NEW YORK --- After Sandra Hanna graduated from college, she moved back to her parents' home so she could save some money. A year later, she moved out with a stash of $8,000 to help pay for her new life.
Within several months, she had burned through the cash and was starting to pile on credit card debt.
"It was my first apartment, and I felt I needed to furnish it so it looked like I was successful, career-driven and had myself together," she said. "And, of course, I needed a lot of nice clothes to project my new image."
Thousands graduating from colleges and universities this year will face challenges like Ms. Hanna did, but they'll have an easier time of it if they get going on the right foot by learning early to live within their means, avoid excessive debt and save for the things they want, experts say.
Ms. Hanna, 26, a graduate of the University of Western Ontario, found her financial bearings by forming a "money club" called Smart Cookies with four other friends in Vancouver, British Columbia.
They would meet weekly, initially following the "debt diet" espoused by television personality Oprah Winfrey, then later setting their own goals for spending and saving. Now, they have written a book named for their club; The Smart Cookies' Guide to Making More Dough is to be published in September.
Ms. Hanna's advice to those graduating this year is to overcome the tendency to keep money matters totally private.
"Stop trying to fake it, and have a serious money discussion with your friends," she said. "Everyone will breathe a sigh of relief, because you'll find that you're not alone, that everyone is facing the same money pressures you are."
Nancy Flint-Budde, a certified financial planner in Salem, N.Y., said one of the first things new graduates need to do after starting that first job is to figure out just how much money is coming in and where it's being spent.
She suggests they use personal finance software to track their money for six months or so, then print out a report by category.
"It can be kind of a wake-up call for them," Ms. Flint-Budde said. "Then they can make spending adjustments, if necessary."
She also urges those starting new jobs to fully understand the benefits packages they're being offered so they can take full advantage of them.
"A lot of companies offer certain add-ons, which means that you may be able to increase long-term disability or life insurance for a small amount of money," she said.
Understanding benefits is especially crucial when it comes to health insurance coverage, Ms. Flint-Budde added. Some companies may not offer comprehensive health policies, forcing workers to seek private coverage, or there may be waiting periods for coverage to kick in.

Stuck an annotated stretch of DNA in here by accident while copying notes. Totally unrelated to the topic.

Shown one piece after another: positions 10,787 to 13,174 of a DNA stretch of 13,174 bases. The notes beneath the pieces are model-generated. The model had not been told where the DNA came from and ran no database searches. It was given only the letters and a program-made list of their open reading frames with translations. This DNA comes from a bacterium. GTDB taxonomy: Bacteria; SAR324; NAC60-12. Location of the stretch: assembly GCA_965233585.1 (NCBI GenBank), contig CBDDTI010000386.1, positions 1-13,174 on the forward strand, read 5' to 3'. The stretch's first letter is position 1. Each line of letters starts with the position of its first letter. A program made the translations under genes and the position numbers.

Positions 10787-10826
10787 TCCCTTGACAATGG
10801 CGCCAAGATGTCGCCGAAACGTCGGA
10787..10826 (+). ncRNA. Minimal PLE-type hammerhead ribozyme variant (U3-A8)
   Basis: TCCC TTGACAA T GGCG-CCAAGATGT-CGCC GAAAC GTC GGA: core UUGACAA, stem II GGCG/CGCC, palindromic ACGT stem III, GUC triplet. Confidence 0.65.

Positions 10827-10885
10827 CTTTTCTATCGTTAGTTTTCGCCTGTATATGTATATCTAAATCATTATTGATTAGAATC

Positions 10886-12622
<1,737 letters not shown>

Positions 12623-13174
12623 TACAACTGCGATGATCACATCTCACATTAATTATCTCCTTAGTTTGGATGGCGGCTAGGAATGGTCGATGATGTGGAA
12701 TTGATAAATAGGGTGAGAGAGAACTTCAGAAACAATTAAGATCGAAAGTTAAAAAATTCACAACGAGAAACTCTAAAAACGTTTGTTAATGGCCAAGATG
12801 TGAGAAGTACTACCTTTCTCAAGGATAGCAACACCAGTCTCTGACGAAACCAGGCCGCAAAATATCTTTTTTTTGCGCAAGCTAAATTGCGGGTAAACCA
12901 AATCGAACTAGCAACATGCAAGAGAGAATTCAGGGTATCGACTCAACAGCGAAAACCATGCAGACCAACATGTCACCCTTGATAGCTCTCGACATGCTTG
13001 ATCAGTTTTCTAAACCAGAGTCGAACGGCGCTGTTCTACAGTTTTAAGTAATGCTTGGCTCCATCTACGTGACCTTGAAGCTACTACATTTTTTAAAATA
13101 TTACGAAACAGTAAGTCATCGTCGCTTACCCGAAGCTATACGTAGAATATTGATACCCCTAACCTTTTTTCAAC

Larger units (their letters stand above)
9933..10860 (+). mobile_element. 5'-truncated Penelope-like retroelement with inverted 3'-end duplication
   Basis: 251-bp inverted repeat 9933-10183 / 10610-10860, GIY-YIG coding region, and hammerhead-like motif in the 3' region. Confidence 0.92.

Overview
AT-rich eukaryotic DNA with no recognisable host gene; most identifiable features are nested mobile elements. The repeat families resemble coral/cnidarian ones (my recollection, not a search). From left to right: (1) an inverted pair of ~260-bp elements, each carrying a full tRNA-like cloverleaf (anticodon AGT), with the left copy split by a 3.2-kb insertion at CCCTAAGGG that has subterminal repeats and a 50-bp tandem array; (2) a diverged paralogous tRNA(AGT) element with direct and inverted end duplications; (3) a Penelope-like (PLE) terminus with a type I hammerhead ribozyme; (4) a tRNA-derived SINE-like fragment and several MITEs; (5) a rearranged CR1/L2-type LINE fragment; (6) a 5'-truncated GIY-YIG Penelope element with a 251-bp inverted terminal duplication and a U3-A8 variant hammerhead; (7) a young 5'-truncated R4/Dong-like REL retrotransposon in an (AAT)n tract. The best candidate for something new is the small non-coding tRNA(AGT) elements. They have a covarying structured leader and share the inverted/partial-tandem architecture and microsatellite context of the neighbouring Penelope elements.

"It's important for them to take ownership of their own health care as early as possible," she said. "They shouldn't have a period of not having coverage just because they're young and healthy, because anything could happen."
She also advises new graduates to try to keep at least $500 in their checking accounts; that makes it harder to overdraw the balance, triggering high fees, and also provides a cushion for emergencies.
Dara Duguay, the director of the Citi office of financial education and the author of Please Send Money! A Financial Survival Guide for Young Adults on Their Own , said one of the biggest challenges new graduates face is controlling spending.
"This generation's expectations of their startup lifestyle are very high," she said. "They want their first apartment to look like the parents' house they just left."
Easy access to credit can make that possible. It also can pile up debt.
Learning to live on less than you earn also means the young graduate can begin saving sooner, including setting up a retirement account such as an employer-sponsored 401(k). Ms. Duguay suggests that if possible, new workers save at least the amount needed to get a full company matching contribution in their retirement account. If that's not possible, start with 2 percent of salary and increase the pace with every pay raise, she advises.
"They're going to argue, 'I'm young, I need to buy business suits, a car,' " she said. "There's a different excuse for not saving for every decade of life."
Young adults increasingly are graduating with heavy student loan debt, and both Ms. Duguay and Ms. Flint-Budde offer strategies for handling that.
While some new graduates may aim to pay the debt down as fast as possible, Ms. Flint-Budde urges them to go slow in the first year after graduation.
"Start saving so you get used to saving as well as paying debt," she said. "After that, if you want to increase payments to prepay a bit, that's OK. But build those savings; otherwise, everything will go onto the credit card."
Consolidating, or refinancing, student loans over a longer period can bring down the monthly cost, she said.